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Pullman police say surveillance video released in error

UPDATED: Thu., April 25, 2013, 5:33 p.m.

A video containing excerpts of surveillance camera footage from the night a Washington State University instructor was assaulted was released to The Spokesman-Review by police and published on the news company’s website for several hours on Thursday.

A Pullman Police records clerk mailed a disk on April 16 containing 30 minutes of footage from five surveillance cameras to staff writer Nicole Hensley in response to a public records request.

Shortly after the video was posted Thursday afternoon, Pullman Police Chief Gary Jenkins informed the reporter that the video had been released in error, but did not request that it be taken down from Several hours later, however, Jenkins asked that it be removed from the website because its release “could potentially hamper and impede our active investigation of this case.”

The Spokesman-Review agreed to that request, but reserves the right to re-post the video if formal charges are filed in the case. Three people have been arrested but not charged in connection with the assault.

Editor Gary Graham noted that the video was obtained legally, given to the newspaper by the Pullman Police Department. However, “In the spirit of cooperation with an active police investigation, we have agreed to remove it from our website.”

The video shows a confrontation between the instructor, David Warner, his friend, and the suspects identified by Pullman police. It also also shows emergency responders arriving on scene and a large crowd gathering around Warner’s prone body.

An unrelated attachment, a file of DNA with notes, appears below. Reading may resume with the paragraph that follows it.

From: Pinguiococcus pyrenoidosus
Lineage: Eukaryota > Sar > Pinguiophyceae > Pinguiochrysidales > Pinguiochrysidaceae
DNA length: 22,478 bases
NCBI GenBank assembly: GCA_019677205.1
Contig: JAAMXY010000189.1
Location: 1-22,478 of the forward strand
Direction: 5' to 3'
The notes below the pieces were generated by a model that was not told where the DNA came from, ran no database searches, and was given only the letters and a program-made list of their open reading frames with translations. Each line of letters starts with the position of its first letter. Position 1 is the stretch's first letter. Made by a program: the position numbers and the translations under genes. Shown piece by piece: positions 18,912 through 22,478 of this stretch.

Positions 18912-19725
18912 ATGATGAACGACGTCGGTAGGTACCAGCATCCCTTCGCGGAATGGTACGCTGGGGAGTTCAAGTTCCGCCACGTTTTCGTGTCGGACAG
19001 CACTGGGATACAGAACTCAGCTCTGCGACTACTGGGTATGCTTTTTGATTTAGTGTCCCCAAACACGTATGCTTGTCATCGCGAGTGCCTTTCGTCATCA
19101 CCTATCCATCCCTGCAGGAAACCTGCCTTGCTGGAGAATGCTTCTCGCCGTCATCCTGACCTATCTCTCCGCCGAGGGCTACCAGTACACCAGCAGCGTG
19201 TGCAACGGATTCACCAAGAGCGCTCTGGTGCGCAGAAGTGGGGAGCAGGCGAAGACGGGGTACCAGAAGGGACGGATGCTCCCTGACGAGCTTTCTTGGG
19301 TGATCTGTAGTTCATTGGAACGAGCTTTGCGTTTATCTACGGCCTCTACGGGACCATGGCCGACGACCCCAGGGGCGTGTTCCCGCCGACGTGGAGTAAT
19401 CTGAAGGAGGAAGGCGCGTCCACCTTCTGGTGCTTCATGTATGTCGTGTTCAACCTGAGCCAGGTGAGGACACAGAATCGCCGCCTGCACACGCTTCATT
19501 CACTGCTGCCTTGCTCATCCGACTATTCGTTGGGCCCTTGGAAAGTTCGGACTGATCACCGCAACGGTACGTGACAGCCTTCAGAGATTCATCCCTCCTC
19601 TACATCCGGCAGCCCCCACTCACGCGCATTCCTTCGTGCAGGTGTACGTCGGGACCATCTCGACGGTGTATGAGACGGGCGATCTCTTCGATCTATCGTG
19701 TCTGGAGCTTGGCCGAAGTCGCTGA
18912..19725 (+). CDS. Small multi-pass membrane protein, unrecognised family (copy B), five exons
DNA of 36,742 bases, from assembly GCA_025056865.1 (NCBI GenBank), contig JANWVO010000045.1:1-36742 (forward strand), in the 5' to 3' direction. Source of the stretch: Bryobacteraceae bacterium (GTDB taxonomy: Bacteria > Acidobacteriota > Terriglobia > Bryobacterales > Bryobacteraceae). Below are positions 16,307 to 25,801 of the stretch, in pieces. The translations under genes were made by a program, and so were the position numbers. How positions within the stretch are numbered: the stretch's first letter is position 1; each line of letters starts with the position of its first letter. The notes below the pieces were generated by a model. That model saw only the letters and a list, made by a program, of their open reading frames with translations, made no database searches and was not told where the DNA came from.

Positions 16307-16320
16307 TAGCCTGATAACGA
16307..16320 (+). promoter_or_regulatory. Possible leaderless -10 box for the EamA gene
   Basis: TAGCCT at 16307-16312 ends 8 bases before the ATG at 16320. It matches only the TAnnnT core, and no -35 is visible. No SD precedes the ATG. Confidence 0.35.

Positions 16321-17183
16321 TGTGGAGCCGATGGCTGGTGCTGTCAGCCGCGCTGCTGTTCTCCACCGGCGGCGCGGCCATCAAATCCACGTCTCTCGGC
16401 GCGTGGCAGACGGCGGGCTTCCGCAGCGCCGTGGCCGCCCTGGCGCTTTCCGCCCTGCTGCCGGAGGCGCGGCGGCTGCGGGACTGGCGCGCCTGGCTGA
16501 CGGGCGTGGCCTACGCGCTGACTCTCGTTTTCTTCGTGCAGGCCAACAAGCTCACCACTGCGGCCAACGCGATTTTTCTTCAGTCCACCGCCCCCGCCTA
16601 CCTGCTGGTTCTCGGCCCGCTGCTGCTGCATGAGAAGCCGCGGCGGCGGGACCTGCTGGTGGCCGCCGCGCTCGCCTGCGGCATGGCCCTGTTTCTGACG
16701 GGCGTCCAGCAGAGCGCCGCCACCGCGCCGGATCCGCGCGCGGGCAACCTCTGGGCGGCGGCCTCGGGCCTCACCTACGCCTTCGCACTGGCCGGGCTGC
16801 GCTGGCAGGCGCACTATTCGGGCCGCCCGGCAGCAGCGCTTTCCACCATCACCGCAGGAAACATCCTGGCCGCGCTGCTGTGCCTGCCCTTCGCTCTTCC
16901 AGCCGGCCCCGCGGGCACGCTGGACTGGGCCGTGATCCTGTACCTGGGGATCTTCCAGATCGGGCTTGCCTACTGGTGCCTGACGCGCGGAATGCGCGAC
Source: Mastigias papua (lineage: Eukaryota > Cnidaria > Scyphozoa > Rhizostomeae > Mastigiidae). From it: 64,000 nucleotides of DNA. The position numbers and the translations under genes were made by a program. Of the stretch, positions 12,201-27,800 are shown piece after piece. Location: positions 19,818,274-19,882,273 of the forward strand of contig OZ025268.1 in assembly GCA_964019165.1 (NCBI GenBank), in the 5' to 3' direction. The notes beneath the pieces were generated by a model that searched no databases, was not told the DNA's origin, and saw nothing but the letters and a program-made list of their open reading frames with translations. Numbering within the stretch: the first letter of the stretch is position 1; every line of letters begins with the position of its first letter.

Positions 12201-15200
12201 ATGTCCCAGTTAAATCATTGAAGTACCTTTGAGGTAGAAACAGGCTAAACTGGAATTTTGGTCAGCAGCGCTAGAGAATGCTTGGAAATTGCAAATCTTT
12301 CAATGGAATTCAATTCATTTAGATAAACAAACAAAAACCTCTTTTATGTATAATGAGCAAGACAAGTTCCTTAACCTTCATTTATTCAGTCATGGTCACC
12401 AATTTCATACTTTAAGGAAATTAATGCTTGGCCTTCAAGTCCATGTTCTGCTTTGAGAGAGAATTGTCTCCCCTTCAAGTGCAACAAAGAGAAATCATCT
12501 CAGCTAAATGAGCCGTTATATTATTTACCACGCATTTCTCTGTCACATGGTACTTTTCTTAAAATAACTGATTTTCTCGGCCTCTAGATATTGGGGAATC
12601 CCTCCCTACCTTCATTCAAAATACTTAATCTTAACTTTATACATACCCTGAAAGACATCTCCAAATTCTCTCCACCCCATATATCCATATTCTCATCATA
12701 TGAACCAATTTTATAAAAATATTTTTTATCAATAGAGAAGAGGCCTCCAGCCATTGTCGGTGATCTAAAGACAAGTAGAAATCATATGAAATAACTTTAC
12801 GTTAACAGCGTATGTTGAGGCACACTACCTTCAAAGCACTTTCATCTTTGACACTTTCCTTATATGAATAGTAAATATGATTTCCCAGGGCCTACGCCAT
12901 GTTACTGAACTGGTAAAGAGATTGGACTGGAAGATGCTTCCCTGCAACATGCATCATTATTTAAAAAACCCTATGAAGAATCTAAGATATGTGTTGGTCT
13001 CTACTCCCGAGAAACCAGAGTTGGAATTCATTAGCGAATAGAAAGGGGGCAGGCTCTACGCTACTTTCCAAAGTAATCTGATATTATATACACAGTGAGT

Warner was transported to Providence Sacred Heart Medical Center in Spokane and remained there in critical condition for two weeks. His condition has improved and he’s now at a rehabilitation center in Post Falls.

Warner can be seen with his arms stretched out between two feuding parties for nearly one minute before he’s tackled to the ground by a group of men around 1:57 a.m. on March 30. He fell to the ground, out of sight behind a parked car near 600 NE Colorado St.

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Then and Now: Comstock Park

James M. Comstock, born in 1838 in Wisconsin, arrived in Spokane in time to witness the great fire of 1889 and start Spokane Dry Goods with Robert Paterson. It became the Crescent, Spokane’s premier department store for a century. He also worked in real estate and owned other businesses. He served a term as Spokane mayor, starting in 1899. James Comstock died in 1918.